Marco Bonilla, responsible of BBVA's Advanced Analytics Community of Practice.
“I think it’s a highly recommendable experience, it allows you to meet a lot of new people, be exposed to new ideas and to learn a lot, I think it’s a format that lets you to prove your worth and your ability to create value for the company,” said participant Carlos Santamaría, 24, holder of a Bachelor in Telematics Engineering, who recently earned a double-master’s degree in ‘big data’ and telecommunications. Ainhoa Rodrigo, 22, who holds a bachelor’s degree in economics, mathematics and statistics, said that she decided to participate in the process after learning about BBVA’s progress in the field of data science: “I think that it’s a great experience, interesting and different, which allows the company to judge you better. “
This year’s shortlisted candidates averaged 22 to 25 years of age, and most have tech background, specializing in engineering, computer science, mathematics or physics. Over 40% of them have also completed a master’s program in ‘big data’ or artificial intelligence. Their resumes showcased the combination of advanced technical programming and data analytics skills and business skills that the company is looking for. “The purpose of the ‘datathon’, is to identify candidates, capable of translating business questions into analytical problems, to come up with data-based solutions using programming and visualization software,” notes Richard.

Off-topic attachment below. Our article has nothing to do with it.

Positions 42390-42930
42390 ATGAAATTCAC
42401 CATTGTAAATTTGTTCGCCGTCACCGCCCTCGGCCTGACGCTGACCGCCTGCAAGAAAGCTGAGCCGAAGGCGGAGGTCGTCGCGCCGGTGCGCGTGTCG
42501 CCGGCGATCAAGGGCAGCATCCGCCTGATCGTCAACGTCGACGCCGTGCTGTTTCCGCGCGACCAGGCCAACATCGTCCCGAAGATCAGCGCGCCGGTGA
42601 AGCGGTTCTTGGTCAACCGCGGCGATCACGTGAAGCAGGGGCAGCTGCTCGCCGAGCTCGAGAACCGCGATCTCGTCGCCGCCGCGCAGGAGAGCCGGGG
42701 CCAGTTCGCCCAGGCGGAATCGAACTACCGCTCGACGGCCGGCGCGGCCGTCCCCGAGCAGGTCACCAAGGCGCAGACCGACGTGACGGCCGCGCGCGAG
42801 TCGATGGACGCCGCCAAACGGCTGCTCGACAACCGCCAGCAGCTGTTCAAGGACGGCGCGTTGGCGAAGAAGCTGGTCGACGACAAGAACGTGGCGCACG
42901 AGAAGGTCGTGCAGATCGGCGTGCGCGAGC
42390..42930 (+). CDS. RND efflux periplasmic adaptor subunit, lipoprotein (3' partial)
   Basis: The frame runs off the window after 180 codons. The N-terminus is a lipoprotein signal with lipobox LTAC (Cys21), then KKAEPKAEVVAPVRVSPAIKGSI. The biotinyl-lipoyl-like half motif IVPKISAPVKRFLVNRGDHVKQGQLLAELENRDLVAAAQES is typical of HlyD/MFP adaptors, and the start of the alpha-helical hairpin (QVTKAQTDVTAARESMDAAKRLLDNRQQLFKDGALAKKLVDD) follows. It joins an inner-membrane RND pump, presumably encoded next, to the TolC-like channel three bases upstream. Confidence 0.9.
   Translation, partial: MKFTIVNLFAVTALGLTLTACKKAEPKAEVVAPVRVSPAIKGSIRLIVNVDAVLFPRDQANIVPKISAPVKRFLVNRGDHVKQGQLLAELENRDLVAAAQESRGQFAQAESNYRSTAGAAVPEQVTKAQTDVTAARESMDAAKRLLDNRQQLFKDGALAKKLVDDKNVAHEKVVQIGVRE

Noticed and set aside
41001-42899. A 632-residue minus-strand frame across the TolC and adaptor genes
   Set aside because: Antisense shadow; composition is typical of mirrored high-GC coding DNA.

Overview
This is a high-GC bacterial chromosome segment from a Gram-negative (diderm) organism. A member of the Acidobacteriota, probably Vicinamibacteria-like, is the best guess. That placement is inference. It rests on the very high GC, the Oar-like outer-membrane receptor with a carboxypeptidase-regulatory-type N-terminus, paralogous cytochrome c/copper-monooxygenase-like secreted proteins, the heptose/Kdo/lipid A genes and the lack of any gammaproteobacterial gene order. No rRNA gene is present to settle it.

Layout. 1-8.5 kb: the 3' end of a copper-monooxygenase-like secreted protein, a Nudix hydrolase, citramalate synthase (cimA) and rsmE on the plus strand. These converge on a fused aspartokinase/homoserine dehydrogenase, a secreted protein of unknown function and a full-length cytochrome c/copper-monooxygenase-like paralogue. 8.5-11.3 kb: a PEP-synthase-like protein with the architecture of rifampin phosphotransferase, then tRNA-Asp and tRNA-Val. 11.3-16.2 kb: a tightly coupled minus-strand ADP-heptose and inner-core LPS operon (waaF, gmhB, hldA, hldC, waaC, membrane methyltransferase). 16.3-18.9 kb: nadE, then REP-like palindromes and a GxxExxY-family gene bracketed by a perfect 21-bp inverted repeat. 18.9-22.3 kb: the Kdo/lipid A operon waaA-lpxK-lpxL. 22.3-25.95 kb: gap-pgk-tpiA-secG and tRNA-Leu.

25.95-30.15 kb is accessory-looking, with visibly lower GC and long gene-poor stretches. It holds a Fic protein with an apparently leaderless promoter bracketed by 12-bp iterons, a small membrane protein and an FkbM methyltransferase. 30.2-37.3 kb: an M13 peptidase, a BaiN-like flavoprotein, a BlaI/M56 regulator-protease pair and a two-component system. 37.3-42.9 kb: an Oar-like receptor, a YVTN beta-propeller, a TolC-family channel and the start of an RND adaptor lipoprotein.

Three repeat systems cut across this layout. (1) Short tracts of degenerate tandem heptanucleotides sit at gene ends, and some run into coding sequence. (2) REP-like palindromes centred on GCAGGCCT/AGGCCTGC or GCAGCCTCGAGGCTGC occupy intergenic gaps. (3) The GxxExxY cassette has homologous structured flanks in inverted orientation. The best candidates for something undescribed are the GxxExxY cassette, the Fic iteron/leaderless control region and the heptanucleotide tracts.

Beyond their technical skills, candidates are also expected, according to Bonilla, “to think big”, to be able to work as one team, keeping customers in mind when developing their data-driven solutions.
Ophélie Richard, Head of the Talent Acquisition discipline at BBVA, during the Datathon.
Ready, steady, data!
The candidates arrived early to BBVA’s Madrid headquarters, and started gearing up for the challenge. After setting up the 10 work teams, they had the chance to get acquainted with each other as they were greeted by the bank’s supervisors. They listened to presentations of the 11 different bank areas they might join if chosen, including Internal Audit, Client Solutions or Engineering; and marked their areas of interest, so that their preferences can be taken into account when assigned to a position with the bank.
Finally, it was time to learn what the challenge would be all about. BBVA Group data scientists José Leiva and Roberto Maestre detailed the functioning and content of the challenge. Candidates were provided with data corresponding to exports of goods to the USA by different companies worldwide. The challenge was divided into three blocks, designed to test different skills that the company is looking for.